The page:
Technology and tools should be our friends. And it’s in the best interest of your organization to understand how people use them. That way you can optimize the ones in place. Or find something that’s more suitable to your specific needs.
If you see that your workforce is spending unneeded energy wrestling with clunky software. Or they bypass certain guidelines and processes for something simpler, then you have a disconnect. And this issue is only going to widen when your teams are driven apart by distance. Which will inevitably damage productivity, efficiency, and project success.
Getting feedback from employees is the most effective way to uncover these learning processes. Whether this is done through internal surveys or in recurring check-ins. Through this feedback, you can weed out what isn’t working from what is. And began rolling out enhanced systems for your workforce.
Key takeaways for discovering how learning happens:
The third area that Microsoft suggests focusing on is preventing employee burnout. This is of course not a new trend, as employee burnout has been a problem since the dawn of working. Although it has become something that is much more talked about recently.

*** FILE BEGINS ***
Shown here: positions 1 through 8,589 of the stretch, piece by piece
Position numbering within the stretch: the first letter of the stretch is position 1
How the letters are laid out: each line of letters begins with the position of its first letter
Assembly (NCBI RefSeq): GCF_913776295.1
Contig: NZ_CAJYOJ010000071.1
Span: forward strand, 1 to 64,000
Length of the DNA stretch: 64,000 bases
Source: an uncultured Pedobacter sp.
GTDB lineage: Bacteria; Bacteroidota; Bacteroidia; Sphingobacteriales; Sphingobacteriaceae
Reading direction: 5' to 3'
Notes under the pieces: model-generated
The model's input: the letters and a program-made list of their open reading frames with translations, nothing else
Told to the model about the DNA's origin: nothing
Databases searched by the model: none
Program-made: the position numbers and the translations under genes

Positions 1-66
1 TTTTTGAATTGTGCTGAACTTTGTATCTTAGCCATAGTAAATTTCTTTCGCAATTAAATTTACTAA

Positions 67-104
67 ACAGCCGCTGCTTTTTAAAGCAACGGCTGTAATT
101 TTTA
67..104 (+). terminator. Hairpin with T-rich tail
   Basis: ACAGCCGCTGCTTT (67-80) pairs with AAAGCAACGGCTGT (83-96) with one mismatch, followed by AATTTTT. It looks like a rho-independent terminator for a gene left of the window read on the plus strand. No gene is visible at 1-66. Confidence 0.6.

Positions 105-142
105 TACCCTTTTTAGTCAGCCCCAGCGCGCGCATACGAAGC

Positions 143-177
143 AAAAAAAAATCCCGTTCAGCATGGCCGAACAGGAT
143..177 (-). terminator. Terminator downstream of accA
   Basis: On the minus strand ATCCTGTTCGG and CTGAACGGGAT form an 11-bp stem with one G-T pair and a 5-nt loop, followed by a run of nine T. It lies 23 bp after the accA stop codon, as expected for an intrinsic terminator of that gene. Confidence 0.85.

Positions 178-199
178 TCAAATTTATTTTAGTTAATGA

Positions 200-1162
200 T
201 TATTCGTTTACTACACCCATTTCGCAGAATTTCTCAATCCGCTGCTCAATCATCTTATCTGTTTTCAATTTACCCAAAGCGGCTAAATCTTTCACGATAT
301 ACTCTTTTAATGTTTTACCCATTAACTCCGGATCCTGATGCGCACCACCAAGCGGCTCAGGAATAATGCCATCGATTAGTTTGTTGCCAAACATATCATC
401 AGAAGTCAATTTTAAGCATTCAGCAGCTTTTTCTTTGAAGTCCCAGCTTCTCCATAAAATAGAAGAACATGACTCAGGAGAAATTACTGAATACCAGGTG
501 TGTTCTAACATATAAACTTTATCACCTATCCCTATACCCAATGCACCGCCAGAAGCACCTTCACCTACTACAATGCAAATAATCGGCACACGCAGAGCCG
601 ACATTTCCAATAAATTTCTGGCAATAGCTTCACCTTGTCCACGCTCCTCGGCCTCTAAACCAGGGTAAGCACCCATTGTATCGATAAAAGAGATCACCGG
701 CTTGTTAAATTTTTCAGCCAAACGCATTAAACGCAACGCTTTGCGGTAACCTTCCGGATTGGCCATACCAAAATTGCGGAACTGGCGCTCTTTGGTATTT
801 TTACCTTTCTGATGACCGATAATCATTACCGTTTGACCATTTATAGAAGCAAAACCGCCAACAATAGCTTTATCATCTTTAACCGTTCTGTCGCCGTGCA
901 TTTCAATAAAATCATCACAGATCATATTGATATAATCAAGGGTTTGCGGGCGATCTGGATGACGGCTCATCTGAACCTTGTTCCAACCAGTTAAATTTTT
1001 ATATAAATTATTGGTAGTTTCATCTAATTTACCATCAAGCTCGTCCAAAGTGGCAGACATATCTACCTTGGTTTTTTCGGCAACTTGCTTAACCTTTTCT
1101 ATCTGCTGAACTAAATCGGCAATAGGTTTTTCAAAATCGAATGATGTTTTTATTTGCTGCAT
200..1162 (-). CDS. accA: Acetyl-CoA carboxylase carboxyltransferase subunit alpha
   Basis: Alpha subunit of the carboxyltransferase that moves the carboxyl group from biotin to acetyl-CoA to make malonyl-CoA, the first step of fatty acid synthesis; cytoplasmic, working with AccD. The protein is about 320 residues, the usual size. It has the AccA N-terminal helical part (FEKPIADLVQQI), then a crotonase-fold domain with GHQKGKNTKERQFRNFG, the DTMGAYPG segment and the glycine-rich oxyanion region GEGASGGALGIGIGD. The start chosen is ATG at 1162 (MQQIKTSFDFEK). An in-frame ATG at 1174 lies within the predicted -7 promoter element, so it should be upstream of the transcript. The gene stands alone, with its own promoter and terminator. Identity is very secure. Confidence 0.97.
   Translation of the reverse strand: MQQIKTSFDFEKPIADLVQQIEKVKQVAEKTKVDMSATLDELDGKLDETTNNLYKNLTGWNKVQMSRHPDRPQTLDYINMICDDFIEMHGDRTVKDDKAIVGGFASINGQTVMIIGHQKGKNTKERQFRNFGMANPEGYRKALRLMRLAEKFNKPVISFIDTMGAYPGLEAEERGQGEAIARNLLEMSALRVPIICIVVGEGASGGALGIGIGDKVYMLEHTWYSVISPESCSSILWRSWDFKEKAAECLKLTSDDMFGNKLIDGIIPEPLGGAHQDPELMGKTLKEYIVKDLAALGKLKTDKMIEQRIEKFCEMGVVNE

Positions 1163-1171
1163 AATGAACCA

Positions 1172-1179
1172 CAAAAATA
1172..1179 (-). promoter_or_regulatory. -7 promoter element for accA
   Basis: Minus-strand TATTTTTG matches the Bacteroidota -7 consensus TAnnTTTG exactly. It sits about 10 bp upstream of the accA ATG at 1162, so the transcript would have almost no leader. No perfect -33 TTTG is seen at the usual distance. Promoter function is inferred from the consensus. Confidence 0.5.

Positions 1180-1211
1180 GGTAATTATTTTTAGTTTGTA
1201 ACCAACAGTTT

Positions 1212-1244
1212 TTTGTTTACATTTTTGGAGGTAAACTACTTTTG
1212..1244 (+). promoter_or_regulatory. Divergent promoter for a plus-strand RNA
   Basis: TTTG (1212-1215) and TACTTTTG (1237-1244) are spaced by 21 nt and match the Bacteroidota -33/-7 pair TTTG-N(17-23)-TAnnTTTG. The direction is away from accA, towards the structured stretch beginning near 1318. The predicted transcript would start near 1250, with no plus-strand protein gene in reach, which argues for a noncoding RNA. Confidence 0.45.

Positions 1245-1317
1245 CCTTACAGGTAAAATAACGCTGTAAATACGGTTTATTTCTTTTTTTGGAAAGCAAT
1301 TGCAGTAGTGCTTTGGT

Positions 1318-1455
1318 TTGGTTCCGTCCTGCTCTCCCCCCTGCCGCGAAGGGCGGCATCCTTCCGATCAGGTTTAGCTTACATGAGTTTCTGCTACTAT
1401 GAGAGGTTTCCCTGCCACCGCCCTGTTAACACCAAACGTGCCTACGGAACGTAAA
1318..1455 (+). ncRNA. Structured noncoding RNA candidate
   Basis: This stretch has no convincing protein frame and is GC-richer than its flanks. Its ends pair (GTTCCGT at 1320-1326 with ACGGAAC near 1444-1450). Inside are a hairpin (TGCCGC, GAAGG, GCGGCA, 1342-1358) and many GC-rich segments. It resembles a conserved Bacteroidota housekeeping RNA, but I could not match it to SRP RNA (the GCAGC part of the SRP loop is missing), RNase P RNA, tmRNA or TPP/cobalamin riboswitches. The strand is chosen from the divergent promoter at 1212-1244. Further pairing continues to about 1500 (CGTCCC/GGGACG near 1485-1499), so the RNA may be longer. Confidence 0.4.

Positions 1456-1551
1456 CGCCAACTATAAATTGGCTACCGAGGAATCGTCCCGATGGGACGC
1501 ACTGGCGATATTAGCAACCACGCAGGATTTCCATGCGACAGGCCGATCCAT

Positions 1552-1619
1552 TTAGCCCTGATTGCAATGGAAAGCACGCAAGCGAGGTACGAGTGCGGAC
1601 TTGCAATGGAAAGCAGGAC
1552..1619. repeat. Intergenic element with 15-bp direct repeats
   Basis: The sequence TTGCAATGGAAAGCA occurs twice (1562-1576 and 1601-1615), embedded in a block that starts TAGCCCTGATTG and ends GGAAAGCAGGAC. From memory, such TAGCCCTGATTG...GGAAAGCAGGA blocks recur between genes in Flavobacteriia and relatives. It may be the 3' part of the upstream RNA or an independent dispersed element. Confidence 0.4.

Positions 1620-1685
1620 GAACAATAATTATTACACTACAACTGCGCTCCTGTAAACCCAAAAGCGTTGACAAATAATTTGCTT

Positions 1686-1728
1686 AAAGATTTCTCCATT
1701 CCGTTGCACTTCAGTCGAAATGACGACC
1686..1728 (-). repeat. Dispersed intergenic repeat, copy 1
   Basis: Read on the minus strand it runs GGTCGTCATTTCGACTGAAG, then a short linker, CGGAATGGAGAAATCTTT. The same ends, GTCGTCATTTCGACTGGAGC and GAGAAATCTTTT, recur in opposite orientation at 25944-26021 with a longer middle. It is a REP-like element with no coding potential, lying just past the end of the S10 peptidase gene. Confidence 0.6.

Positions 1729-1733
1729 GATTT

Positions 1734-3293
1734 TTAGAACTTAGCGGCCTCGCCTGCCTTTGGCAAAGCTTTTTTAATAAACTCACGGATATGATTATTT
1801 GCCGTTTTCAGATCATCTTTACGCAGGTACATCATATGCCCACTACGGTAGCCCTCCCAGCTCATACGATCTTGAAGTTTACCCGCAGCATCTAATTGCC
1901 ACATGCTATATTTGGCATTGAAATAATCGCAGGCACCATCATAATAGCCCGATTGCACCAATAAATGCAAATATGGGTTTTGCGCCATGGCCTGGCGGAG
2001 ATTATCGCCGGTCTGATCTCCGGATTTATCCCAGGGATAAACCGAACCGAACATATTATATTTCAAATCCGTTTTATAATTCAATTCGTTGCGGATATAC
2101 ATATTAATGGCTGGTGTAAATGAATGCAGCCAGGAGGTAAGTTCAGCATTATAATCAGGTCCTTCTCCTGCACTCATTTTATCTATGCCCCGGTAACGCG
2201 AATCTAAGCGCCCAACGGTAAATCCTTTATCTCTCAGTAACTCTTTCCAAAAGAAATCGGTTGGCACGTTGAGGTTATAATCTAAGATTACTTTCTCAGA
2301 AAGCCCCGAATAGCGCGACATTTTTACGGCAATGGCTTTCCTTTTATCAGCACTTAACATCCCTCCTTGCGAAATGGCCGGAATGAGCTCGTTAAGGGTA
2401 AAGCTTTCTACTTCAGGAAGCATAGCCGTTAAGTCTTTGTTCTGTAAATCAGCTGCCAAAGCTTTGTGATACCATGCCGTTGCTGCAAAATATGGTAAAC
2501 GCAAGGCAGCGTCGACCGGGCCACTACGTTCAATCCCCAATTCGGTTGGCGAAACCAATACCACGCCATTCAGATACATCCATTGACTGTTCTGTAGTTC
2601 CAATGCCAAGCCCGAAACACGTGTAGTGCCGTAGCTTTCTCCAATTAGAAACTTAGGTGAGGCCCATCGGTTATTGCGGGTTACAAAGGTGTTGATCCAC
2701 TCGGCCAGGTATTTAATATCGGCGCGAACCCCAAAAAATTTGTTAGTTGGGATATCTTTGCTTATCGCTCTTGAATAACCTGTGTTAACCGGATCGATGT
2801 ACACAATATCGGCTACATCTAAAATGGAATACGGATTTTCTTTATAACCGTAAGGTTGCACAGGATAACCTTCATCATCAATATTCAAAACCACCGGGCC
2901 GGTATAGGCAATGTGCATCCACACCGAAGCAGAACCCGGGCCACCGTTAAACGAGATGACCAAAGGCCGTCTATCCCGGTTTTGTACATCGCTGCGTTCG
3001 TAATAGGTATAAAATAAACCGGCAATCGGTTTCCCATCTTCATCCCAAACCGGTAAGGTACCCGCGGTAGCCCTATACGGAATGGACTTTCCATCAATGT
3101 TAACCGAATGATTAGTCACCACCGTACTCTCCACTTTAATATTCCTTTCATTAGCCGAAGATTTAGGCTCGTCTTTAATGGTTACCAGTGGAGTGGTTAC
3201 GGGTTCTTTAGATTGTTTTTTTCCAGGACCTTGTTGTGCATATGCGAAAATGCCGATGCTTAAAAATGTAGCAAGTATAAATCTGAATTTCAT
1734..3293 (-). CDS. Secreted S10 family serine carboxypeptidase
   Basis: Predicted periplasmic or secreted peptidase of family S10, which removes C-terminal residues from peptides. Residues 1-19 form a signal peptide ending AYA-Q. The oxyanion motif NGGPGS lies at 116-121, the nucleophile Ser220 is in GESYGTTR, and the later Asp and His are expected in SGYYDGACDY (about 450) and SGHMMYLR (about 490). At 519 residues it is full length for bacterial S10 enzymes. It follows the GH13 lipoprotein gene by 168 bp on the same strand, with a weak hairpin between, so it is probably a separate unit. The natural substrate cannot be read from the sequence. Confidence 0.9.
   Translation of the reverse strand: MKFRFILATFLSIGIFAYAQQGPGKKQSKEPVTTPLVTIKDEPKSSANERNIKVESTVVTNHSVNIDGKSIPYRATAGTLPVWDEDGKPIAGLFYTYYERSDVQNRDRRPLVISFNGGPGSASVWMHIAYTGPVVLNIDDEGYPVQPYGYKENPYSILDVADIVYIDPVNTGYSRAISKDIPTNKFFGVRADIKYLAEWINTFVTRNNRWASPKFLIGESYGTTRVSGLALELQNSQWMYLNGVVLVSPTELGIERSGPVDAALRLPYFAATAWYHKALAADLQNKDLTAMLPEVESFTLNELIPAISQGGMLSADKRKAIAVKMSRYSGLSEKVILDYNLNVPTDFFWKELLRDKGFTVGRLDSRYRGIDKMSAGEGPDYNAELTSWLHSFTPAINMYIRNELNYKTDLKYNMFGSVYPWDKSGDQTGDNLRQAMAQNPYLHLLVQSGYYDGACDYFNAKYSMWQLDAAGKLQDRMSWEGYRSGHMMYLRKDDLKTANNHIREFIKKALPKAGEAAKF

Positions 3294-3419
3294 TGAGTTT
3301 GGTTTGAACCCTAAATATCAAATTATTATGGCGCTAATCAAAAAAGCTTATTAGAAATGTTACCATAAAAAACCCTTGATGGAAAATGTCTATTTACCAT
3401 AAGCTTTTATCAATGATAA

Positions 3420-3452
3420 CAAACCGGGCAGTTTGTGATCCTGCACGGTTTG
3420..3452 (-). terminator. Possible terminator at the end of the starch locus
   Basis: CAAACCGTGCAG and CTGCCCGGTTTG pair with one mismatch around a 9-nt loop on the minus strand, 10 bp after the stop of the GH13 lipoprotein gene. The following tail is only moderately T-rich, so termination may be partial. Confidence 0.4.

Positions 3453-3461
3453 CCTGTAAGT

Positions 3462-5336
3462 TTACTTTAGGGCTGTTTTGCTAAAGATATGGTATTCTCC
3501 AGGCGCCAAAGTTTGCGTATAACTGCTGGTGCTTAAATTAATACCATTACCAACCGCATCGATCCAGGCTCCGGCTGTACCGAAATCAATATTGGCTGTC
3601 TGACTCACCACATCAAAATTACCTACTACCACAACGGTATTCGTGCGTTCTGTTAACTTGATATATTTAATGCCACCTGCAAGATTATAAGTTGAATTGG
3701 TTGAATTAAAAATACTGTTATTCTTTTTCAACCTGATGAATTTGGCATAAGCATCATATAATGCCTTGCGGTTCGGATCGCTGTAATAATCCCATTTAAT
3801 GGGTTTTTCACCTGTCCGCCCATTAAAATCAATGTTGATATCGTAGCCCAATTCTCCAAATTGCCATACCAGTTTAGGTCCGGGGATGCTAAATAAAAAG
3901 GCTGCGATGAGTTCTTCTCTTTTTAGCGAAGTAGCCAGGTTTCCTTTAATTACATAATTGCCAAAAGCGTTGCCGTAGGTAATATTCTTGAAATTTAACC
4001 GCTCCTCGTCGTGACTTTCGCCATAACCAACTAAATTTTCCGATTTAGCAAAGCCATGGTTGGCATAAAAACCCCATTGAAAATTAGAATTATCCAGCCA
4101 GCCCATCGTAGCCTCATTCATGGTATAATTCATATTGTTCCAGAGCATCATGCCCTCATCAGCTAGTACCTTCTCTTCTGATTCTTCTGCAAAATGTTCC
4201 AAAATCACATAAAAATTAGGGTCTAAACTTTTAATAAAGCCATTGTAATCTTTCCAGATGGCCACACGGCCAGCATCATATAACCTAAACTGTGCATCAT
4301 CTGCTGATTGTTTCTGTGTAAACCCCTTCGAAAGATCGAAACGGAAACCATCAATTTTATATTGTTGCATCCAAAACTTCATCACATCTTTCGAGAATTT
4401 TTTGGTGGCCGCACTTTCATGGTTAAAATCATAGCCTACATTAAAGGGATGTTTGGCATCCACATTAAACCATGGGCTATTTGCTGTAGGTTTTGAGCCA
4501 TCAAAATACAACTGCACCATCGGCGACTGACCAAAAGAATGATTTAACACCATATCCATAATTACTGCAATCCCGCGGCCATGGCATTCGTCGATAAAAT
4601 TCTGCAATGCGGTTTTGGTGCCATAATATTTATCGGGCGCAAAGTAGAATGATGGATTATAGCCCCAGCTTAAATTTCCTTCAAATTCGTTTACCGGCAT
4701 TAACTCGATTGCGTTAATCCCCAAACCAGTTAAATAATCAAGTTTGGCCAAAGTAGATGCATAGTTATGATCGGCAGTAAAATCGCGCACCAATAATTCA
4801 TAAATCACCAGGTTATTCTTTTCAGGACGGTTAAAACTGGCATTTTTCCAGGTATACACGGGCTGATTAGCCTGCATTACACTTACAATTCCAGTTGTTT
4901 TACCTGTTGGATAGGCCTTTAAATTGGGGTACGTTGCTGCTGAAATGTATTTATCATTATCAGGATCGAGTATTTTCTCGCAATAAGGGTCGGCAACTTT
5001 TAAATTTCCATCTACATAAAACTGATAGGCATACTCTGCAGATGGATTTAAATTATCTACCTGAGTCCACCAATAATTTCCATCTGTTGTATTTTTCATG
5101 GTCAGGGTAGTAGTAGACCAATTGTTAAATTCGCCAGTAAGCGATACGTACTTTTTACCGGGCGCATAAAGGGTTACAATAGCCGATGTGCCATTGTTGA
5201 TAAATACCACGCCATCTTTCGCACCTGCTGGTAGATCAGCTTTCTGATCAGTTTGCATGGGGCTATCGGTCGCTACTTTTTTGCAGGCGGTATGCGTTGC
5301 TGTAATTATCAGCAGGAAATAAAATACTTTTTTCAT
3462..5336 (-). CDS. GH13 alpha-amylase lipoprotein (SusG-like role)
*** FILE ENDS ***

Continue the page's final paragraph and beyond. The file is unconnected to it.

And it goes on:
Especially in the past year! As there’s been an increase in everything from work from home fog, to Zoom fatigue, to actual delayed repercussions from COVID on mental clarity. All of these play a part in impacting productivity and hindering work processes. And can lead to higher organizational costs along the way.
Stamping out stress can go a long way in combating burnout. And without lengthy commutes, more time for personal hobbies, and more money in the bank, it would seem that remote and hybrid working might be the cure-all.
Why then, was there an explosion of people searching for “work from home burnout” this past summer?
Because no situation is perfect. Even the freedom of remote working can be taxing. So what can you do?
Schedule transitional time
Team members should find ways to unwind after work that doesn’t involve their computers. Since turning off from work is the number one complaint about working from home, it’ll be beneficial to schedule in some transitional time at the end of the day.
But this transitional time isn’t one-sided. PMs and those doing the work scheduling need to be mindful of when a person finishes their work and make sure not to interfere with that personal time.